Once the laughing stock of the literary world, self-published books are increasingly establishing themselves among the publishing heavyweights, spurred by the ease of online distribution and companies offering works tailored towards specific niches.
According to data gathering website Author Earnings, self-published novels now make up 42 per cent of the fiction book market, offered via distributors like Kindle, Kobo, and niche websites like Smashwords. Read More
In a surprising twist, a recent Nielsen survey has found that UK ebook sales declined by 4% in 2016, the second consecutive year digital has shrunk against print. Growth in print has come mostly from younger readers who prefer to immerse themselves in physical books to relax and escape their digital lives. Could this be a sign of the times? Read More
“Bookselling was and is for me a cultural and political expression, an expression of progressive change, of challenge to oppressive authority, of a search for a community of values which can act as an underpinning of a better world. The true profit in bookselling is the social profit; the bottom line, the measure of the impact of the bookshop on the community.” These impassioned words, from late bookseller David Schwartz, adorn a broadside hanging beside my front door—the last thing I see each day as I venture onward from my home…Read More
According to Publishing Perspectives coverage of a recent BEA talk given by Kempton Mooney, Nielsen Book Senior Director of Research and Analytics, the market share of Big Five publishers has declined yearly since 2012, when it controlled 46% of the market. In 2015, Big Publishing’s share had fallen by 12% to 34%. Meanwhile, the share of self-published books has risen by 7%, from 5% to 12%. And, for the first time, the combined share of self-published books and books by “very small publishers” (42%) is now larger than the total market share of Big Publishing (34%). Read more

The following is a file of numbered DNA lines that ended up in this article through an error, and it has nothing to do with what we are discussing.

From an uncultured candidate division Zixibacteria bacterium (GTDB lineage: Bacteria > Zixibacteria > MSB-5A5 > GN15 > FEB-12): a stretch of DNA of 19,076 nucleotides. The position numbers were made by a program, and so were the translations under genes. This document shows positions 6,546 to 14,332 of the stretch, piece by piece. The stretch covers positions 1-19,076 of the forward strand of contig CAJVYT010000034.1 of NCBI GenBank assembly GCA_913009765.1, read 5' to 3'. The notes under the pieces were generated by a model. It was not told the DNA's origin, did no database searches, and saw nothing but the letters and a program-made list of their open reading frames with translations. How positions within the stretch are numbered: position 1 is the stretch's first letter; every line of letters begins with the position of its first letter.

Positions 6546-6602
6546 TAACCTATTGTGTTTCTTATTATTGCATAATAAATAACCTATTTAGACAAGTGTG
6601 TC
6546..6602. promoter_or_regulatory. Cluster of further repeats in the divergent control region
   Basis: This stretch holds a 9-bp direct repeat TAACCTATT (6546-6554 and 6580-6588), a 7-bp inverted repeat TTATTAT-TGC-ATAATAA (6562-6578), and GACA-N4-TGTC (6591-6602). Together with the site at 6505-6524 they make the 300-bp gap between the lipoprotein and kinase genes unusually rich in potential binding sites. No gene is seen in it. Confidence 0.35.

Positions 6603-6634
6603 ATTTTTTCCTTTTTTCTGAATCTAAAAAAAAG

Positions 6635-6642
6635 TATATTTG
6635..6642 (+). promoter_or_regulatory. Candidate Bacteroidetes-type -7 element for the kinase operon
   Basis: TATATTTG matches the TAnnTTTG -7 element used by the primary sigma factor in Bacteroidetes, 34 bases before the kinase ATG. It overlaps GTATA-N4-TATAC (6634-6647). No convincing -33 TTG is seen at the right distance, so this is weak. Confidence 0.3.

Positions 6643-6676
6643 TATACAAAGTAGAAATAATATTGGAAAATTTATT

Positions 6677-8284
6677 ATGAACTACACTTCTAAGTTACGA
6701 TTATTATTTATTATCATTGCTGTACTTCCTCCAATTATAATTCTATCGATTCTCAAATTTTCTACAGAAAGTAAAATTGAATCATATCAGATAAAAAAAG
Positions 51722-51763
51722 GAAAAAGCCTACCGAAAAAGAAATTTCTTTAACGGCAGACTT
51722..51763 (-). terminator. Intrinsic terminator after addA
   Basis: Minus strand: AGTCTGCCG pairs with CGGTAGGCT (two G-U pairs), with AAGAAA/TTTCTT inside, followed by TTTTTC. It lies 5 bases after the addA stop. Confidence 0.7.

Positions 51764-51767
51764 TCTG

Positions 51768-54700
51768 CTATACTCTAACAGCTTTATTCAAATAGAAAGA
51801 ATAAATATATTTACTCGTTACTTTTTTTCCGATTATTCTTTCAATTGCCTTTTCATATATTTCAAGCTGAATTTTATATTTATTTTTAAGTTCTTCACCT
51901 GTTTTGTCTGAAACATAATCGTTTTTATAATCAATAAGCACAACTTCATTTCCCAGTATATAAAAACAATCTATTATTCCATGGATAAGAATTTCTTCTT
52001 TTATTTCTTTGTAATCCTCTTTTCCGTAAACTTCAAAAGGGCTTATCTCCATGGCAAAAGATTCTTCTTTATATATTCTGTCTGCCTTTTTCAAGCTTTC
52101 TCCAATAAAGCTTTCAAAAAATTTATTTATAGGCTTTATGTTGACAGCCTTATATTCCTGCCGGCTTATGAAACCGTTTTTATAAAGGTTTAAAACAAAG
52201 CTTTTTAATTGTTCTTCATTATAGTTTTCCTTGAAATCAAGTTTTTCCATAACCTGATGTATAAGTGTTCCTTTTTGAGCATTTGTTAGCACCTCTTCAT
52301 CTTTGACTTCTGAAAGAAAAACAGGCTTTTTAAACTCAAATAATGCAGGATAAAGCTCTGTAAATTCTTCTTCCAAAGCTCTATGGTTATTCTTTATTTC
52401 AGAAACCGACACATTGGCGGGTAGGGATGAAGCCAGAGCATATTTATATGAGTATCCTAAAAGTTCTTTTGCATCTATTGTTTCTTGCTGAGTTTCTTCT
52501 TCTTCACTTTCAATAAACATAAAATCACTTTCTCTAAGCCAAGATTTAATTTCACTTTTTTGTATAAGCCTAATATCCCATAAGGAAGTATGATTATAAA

Literary history is sprinkled with stories of tempestuous relations between famous writers and their editors. There’s a flipside. Editors are also a writer’s coach, psychiatrist and chief advocate, and the masterpieces that thrill us would never reach our outstretched hands without them. Read more
‘Go Set a Watchman,’ ‘The Martian’ and ‘The Girl on the Train’ were fiction hits. Celebrity nonfiction fizzled. Amazon, Barnes & Noble and Apple have released their lists of the best-selling books of the year.
The year 2015 lacked a runaway celebrity best-seller like Tina Fey’s Bossypants, but there are still several important Hollywood-related stories in publishing. Here are four key takeaways from the year in publishing. (Note: Barnes & Noble’s best-selling list ranks just books published in 2015, and Amazon does all books, which explains some of the difference in numbers. Kindle and iBooks rankings reflect just e-book sales.) Read More
All good business stories begin with an economist admitting he has no idea what’s going on.
“I just don’t get it,” Richard Thaler told me a few months ago, when I asked how his book tour was going. “More people are listening to my book than reading it.”
Thaler is an entertaining writer as academics go, deftly distilling complex ideas. And the subject of his book, “Misbehaving,” is compelling: the psychological quirks and failings that distinguish actual humans from the rational action figures many economists suppose walk the Earth. I had to agree with Thaler, because I didn’t get it either.
Last week, during a dwindling work day, I scrolled through Twitter for something to engage me, something newsworthy or pithy or both. I felt drawn to the sort of tweet that was neither hackneyed nor too intimate, neither click-baity nor dry. After all, I’d curated a list of Twitter accounts that more or less pandered to my precise interests. News sites that specialize in deep dives into the uncanny, authors who manage to employ their style in 140-character observations. Read More
I’ve been hearing about the demise of book publishing since the first day I stepped through the doors of a publisher back in 1978. But here we are still, publishers like Little, Brown, with histories going back 100 and 200 years. What other American industry has companies still in existence after two centuries, evolving and modernizing but still doing much the same work? The most recent variant of the death watch: A digital revolution would cause e-books to replace printed ones, authors would overwhelmingly choose self-publishing, and publishers would follow carriage makers into oblivion. Read More